Content ID

327970

Corn Belt land values soar 23% in past year

Despite rising values, farmland may be overvalued, respondents say.

Agricultural land values in Illinois, Indiana, Iowa, Michigan and Wisconsin collectively soared 23% from April 2021 to April 2022, according to the May Ag Letter from the Federal Reserve Bank of Chicago. The data comes from survey responses from agricultural bankers in this region, which makes up the Seventh Federal Reserve District.

Momentum is expected to continue, says David Oppedahl, senior business economist at the Chicago Federal Reserve, who authored the report.

Higher prices paid for farmland resulted in greater amount of farmland for sale in the six-month period ending in March, compared to that from a year ago.

“Given these upward trends, 48% of the responding bankers forecasted District farmland values to be higher during the second quarter of 2022,” Oppedahl writes.

Demand for farmland – especially high-quality farmland – is vigorous. Investor activity in the farmland sector expanded in the three-to-six-month period ending with March 2022 relative to the same period in 2021, according to lenders within the Seventh District.

State % Change, April 2021 to April 2022, Good Farmland
Illinois

18%

Indiana 23%
Iowa 28%
Michigan n/a
Wisconsin 13%
Seventh District 23%

Cash rental rates increased 11% from 2021 to 2022 throughout the District, Oppedahl writes. Specifically, cash rents were up:

  • Illinois, 10%
  • Indiana, 11%
  • Iowa, 12%
  • Wisconsin, 8%
  • Michigan did not have enough survey responses.

Oppedahl writes that farmland values and cash rents have risen in part due to higher farm income, which are propelled somewhat by world events, including drought in South America and parts of the U.S., and Russia’s invasion of Ukraine.

Prices received by farmers for livestock and associated products are up 39%, while crop prices are up 22%. Rising input costs and dwindling pandemic relief funds from the federal government have dinged farm income, but commodity prices have bolstered farm income and in turn helped boost farmland values and cash rents, according to Oppedahl.

Despite the demand for farmland, many respondents in Illinois, Indian and Iowa believe ag land is overvalued. If commodity prices soften and interest rates increase, real estate values would likely decline, he adds.

Other key points from the May Ag Letter are:

* Average nominal interest rates are 4.464% for operating loans; 4.74% for feeder cattle loans and 4.44% for real estate loans. This is the highest since 2020, but adjusted for inflation, are the lowest since 1974.

* Ag credit conditions improved in the First Quarter of 2022. Repayment rates are up and only 3% of respondents reported higher levels of loan renewals and extensions compared to the same time last year. Moreover, just 1% of borrowers had more carryover debt in 2022 than in 2021.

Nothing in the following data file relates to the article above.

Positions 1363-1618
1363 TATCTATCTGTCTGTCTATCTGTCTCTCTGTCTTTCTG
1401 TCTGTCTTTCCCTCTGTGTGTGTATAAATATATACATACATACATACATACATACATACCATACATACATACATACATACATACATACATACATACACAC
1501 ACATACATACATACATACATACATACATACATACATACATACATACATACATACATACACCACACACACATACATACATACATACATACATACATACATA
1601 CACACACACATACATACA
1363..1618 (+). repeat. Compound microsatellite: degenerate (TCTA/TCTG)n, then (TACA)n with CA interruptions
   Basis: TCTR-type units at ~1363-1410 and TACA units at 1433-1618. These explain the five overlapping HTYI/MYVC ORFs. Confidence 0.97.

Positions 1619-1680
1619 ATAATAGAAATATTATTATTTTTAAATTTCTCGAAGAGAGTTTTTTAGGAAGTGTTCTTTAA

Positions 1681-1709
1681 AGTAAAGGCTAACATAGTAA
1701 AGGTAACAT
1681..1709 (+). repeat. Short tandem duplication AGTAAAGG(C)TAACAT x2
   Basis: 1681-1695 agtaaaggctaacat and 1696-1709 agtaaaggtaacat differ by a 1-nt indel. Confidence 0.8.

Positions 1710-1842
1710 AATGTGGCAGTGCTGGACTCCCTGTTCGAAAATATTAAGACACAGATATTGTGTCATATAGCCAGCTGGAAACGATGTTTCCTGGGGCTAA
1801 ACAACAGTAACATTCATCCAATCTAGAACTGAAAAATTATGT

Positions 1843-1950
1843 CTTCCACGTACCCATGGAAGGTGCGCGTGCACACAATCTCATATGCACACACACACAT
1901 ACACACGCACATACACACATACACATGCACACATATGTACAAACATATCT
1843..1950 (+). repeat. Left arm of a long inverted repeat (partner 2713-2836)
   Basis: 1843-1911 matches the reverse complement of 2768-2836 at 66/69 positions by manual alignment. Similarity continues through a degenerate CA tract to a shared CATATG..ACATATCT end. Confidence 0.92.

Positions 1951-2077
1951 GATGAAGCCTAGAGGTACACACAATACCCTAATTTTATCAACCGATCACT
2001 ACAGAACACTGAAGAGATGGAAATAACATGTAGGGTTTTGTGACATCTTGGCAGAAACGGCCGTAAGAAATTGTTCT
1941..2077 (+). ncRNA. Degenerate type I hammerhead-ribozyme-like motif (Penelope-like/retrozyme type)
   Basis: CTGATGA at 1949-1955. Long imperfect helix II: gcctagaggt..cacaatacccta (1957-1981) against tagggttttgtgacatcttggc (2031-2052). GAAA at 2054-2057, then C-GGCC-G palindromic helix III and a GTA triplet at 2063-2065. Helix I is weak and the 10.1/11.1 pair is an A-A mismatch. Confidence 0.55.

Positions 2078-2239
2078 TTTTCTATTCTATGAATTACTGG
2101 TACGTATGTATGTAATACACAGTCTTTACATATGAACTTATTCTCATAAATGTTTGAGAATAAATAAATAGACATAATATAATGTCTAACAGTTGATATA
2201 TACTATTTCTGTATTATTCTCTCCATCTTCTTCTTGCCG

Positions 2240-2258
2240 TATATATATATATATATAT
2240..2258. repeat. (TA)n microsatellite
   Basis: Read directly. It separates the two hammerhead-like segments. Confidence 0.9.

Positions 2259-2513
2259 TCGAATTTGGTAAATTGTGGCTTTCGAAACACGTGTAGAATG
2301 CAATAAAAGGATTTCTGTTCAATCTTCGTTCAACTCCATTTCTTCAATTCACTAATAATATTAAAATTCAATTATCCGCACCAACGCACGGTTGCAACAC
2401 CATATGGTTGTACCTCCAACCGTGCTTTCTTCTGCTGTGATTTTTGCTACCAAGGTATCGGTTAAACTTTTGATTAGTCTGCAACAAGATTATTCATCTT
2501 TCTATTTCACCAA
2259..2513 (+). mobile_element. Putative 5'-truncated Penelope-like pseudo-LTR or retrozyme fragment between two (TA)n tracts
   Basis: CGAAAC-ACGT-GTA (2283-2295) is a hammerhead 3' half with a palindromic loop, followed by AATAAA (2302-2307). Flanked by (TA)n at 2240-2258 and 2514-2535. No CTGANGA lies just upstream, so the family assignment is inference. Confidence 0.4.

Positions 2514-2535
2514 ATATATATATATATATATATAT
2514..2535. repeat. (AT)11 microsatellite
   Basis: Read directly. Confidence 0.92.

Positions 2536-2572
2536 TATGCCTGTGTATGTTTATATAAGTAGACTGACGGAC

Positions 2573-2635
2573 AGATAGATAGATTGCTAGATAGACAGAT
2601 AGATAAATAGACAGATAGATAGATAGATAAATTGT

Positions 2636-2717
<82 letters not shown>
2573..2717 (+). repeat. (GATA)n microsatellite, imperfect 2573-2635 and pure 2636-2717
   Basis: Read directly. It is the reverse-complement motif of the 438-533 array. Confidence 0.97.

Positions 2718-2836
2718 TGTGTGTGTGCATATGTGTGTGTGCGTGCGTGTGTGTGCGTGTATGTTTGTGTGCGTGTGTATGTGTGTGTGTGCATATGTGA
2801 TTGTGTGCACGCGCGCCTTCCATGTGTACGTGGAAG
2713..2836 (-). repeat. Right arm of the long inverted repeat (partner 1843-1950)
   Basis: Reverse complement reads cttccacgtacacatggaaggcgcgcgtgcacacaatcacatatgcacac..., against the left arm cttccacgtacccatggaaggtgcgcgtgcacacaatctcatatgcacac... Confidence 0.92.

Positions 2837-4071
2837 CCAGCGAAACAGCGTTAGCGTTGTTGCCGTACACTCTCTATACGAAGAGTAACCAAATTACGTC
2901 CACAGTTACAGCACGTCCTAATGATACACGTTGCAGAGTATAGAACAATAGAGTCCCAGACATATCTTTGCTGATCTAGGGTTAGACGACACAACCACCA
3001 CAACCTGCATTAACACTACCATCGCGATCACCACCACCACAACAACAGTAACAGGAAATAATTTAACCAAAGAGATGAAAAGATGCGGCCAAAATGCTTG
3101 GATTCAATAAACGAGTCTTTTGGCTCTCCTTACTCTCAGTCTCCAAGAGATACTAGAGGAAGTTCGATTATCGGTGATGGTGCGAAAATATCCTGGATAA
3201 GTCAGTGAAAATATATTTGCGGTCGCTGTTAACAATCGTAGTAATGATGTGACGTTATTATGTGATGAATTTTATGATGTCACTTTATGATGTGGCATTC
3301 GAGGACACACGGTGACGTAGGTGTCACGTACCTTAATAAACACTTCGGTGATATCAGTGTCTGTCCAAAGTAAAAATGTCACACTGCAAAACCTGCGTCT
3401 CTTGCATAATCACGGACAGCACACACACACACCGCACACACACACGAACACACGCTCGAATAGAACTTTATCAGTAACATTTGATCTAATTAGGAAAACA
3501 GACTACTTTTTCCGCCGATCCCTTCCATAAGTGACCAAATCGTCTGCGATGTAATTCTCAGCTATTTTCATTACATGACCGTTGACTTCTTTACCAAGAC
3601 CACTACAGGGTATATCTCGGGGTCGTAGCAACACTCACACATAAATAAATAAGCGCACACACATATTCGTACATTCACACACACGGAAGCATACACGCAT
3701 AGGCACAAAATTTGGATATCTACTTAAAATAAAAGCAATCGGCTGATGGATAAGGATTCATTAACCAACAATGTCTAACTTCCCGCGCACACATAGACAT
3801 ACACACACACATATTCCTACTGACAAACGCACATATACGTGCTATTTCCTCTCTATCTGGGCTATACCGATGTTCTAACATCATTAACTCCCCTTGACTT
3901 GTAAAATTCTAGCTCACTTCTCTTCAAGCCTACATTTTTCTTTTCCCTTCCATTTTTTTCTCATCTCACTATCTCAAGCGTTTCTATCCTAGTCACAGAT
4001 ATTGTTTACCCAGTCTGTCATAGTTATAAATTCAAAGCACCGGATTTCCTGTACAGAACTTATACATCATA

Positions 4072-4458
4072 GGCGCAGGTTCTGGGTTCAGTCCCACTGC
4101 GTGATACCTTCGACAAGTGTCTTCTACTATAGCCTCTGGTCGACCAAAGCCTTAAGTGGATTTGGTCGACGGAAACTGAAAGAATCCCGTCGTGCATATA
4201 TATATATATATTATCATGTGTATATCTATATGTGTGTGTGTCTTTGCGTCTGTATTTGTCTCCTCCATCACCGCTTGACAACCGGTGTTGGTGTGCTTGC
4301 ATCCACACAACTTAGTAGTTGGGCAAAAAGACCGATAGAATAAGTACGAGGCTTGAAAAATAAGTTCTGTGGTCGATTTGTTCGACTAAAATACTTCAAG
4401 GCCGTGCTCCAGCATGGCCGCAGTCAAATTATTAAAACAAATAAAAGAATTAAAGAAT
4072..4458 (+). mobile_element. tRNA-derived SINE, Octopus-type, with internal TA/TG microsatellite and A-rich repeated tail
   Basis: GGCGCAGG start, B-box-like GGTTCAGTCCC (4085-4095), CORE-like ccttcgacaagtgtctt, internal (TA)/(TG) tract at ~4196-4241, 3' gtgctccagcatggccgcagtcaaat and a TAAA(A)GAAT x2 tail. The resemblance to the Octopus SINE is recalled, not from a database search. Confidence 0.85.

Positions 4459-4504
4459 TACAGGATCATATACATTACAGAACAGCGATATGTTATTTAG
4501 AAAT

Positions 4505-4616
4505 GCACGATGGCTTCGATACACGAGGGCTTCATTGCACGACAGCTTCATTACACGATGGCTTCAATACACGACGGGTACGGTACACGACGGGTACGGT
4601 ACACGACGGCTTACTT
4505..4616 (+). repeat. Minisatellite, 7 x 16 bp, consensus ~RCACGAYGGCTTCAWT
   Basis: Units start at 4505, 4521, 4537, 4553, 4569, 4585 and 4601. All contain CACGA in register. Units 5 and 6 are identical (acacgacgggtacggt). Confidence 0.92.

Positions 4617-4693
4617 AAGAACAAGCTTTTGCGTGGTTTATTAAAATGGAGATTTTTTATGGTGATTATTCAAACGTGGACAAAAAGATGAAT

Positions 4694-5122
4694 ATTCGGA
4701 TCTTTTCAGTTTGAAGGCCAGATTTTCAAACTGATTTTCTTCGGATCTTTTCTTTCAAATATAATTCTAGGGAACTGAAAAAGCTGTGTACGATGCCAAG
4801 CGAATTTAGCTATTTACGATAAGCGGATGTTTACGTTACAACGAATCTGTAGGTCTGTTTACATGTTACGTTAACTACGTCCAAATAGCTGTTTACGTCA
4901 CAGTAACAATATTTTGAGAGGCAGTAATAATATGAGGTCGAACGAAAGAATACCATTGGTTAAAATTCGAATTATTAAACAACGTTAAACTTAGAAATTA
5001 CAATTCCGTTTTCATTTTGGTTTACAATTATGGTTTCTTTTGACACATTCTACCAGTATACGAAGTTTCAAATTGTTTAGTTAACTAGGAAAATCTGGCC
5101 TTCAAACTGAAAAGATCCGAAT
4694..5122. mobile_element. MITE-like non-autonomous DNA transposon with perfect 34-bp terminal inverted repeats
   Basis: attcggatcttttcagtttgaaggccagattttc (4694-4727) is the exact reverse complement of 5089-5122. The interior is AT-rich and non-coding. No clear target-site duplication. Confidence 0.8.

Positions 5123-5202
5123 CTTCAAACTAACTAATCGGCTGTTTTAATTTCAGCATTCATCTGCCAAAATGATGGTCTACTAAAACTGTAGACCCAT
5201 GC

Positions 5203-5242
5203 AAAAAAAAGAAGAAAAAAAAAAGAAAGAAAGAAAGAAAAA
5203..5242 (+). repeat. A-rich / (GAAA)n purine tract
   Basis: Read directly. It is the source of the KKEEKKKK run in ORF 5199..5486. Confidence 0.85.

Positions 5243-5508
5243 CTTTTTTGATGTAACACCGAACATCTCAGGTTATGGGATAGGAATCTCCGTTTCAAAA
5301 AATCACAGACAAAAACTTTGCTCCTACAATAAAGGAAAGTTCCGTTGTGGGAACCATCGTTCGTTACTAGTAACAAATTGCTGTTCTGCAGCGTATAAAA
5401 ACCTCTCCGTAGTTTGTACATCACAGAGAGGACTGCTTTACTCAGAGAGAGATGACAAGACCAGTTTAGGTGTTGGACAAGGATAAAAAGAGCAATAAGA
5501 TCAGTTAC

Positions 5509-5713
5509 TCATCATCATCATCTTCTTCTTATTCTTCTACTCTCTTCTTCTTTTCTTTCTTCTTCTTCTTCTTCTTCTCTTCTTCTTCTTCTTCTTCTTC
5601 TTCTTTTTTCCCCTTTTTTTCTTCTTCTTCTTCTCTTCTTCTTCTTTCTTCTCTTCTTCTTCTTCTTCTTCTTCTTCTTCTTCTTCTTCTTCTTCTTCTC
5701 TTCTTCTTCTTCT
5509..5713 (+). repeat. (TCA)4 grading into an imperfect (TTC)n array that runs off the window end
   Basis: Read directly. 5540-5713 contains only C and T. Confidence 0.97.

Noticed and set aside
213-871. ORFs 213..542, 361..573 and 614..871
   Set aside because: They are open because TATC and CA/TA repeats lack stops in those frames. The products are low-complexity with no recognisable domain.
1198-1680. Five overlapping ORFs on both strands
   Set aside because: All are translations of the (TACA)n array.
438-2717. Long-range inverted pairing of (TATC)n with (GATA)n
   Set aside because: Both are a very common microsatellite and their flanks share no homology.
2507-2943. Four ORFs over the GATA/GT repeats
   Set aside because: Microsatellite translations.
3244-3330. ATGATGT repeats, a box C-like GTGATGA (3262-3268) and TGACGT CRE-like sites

* The number of farms and acreage sold during winter and spring 2022 is up compared to a year ago.

Agricultural land values in Illinois, Indiana, Iowa, Michigan and Wisconsin collectively soared 23% from April 2021 to April 2022, according to the May Ag Letter from the Federal Reserve Bank of Chicago. The data comes from survey responses from agricultural bankers in this region, which makes up the Seventh Federal Reserve District.

Momentum is expected to continue, says David Oppedahl, senior business economist at the Chicago Federal Reserve, who authored the report.

Higher prices paid for farmland resulted in greater amount of farmland for sale in the six-month period ending in March, compared to that from a year ago.

“Given these upward trends, 48% of the responding bankers forecasted District farmland values to be higher during the second quarter of 2022,” Oppedahl writes.

Demand for farmland – especially high-quality farmland – is vigorous. Investor activity in the farmland sector expanded in the three-to-six-month period ending with March 2022 relative to the same period in 2021, according to lenders within the Seventh District.

Cash rental rates increased 11% from 2021 to 2022 throughout the District, Oppedahl writes. Specifically, cash rents were up:

  • Illinois, 10%
  • Indiana, 11%
  • Iowa, 12%
  • Wisconsin, 8%

Michigan did not have enough survey responses.

Oppedahl writes that farmland values and cash rents have risen in part due to higher farm income, which are propelled somewhat by world events, including drought in South America and parts of the U.S., and Russia’s invasion of Ukraine.

Prices received by farmers for livestock and associated products are up 39%, while crop prices are up 22%. Rising input costs and dwindling pandemic relief funds from the federal government have dinged farm income, but commodity prices have bolstered farm income and in turn helped boost farmland values and cash rents, according to Oppedahl.

Despite the demand for farmland, many respondents in Illinois, Indian and Iowa believe ag land is overvalued. If commodity prices soften and interest rates increase, real estate values would likely decline, he adds.

Other key points from the May Ag Letter are:

  • Average nominal interest rates are 4.464% for operating loans; 4.74% for feeder cattle loans and 4.44% for real estate loans. This is the highest since 2020, but adjusted for inflation, are the lowest since 1974.
  • Ag credit conditions improved in the First Quarter of 2022. Repayment rates are up and only 3% of respondents reported higher levels of loan renewals and extensions compared to the same time last year. Moreover, just 1% of borrowers had more carryover debt in 2022 than in 2021.
  • The number of farms and acreage sold during winter and spring 2022 is up compared to a year ago.
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